There are three different descriptions of the speed* of light used in physics, each with its own significance and usefulness.  We can introduce each of these by looking at similar definitions for our bucketful of water.

We imagine that our volume of water may be broken up into a collection of well-defined droplets.  The most straightforward and thorough thing to do is to measure the speed of each individual droplet: the velocity of each droplet will be referred to as its phase velocity.  If there is only one or a handful or drops, this set of numbers will be a good description, but for a large number of droplets this collection of numbers will not necessarily tell us anything about the motion of the entire bulk of the water.

A better option is to define the speed of the body of water by its center of mass.  This definition, referred to as the group velocity, works quite well in many cases, but can also be misleading.  If we’re interested, for instance, in the time it takes for water to first reach its target (say a fire), there may be droplets well ahead of the center of mass and the use of the group velocity can overestimate the time.

We may also choose to define the speed of the body of water as the speed of the fastest drop in the collection; this definition is called the signal velocity.  One problem with the signal velocity is the opposite of that of the group velocity: if we need to know when the bulk of a body of water reaches a fire, the signal velocity will underestimate the time.

Physicists use roughly analogous definitions to characterize the speed of light in matter.  Instead of “droplets”, a pulse of light can be decomposed into a collection of waves of different frequencies (colors).  It can be shown that a narrow pulse of light necessarily consists of a very broad spectrum (range of colors), while a very broad, slowly varying pulse has a narrow spectrum.  Also, and significant for our later discussion, a pulse with a very sharp edge necessarily has a very broad spectrum, as well.  This idea is illustrated crudely below:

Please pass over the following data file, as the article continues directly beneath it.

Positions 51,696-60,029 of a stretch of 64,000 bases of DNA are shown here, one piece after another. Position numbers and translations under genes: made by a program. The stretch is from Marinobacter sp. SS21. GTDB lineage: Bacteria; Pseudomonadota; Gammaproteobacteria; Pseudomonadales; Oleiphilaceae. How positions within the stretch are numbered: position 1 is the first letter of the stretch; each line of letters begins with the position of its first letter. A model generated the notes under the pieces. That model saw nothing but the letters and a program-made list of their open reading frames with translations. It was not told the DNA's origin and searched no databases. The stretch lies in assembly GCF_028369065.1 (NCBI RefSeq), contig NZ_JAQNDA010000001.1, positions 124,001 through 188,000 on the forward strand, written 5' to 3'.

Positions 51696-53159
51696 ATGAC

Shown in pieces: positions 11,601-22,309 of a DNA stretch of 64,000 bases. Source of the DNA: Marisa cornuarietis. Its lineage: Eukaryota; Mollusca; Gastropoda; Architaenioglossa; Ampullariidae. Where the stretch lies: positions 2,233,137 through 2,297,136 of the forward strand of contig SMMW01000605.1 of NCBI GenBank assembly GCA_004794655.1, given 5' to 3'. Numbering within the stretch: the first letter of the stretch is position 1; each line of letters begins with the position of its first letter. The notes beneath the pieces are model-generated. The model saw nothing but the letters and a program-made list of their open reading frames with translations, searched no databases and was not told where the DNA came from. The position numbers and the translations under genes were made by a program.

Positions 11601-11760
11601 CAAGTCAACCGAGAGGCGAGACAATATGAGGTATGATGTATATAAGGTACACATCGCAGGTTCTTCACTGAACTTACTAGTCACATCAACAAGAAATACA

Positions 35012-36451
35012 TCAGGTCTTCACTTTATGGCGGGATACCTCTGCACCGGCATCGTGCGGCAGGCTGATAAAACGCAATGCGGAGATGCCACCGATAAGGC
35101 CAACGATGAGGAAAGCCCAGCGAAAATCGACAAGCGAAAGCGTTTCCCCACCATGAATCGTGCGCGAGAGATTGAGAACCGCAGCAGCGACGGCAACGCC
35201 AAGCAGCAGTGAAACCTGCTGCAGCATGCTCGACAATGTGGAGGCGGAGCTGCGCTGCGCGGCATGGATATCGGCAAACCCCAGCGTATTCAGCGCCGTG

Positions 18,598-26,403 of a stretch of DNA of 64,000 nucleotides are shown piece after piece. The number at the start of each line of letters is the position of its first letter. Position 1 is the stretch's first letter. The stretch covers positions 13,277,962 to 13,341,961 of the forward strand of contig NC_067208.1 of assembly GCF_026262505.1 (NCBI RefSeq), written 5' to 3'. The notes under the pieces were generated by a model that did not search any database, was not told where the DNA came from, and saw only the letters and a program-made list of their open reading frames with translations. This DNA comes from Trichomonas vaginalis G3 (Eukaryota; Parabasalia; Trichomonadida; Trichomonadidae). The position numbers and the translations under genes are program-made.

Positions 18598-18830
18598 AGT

Atoms respond differently to light of different frequencies, in a phenomenon known as dispersion.  The result of this is that some frequencies of light are absorbed more than others, and in general every frequency of light travels at a different speed.  The term phase velocity is used to refer to the different speeds of each frequency of light.  For a pulse narrow in frequency (like the upper one above), this can sometimes serve as an approximation to the overall speed of light.  However, in many circumstances this phase velocity can be faster than the vacuum speed of light c, and therefore does not accurately represent the speed of the pulse.

Because of difficulties with the phase velocity, the group velocity is the standard method of defining the velocity of a pulse in a medium.  It may be considered, in essence, the speed of the “center of mass” of the pulse.  However, if the shape of the pulse is highly distorted as it propagates, the group velocity can lose all useful meaning.  Also, it has been shown that the group velocity can be greater than the vacuum speed of light, a result that generated quite a bit of controversy at first.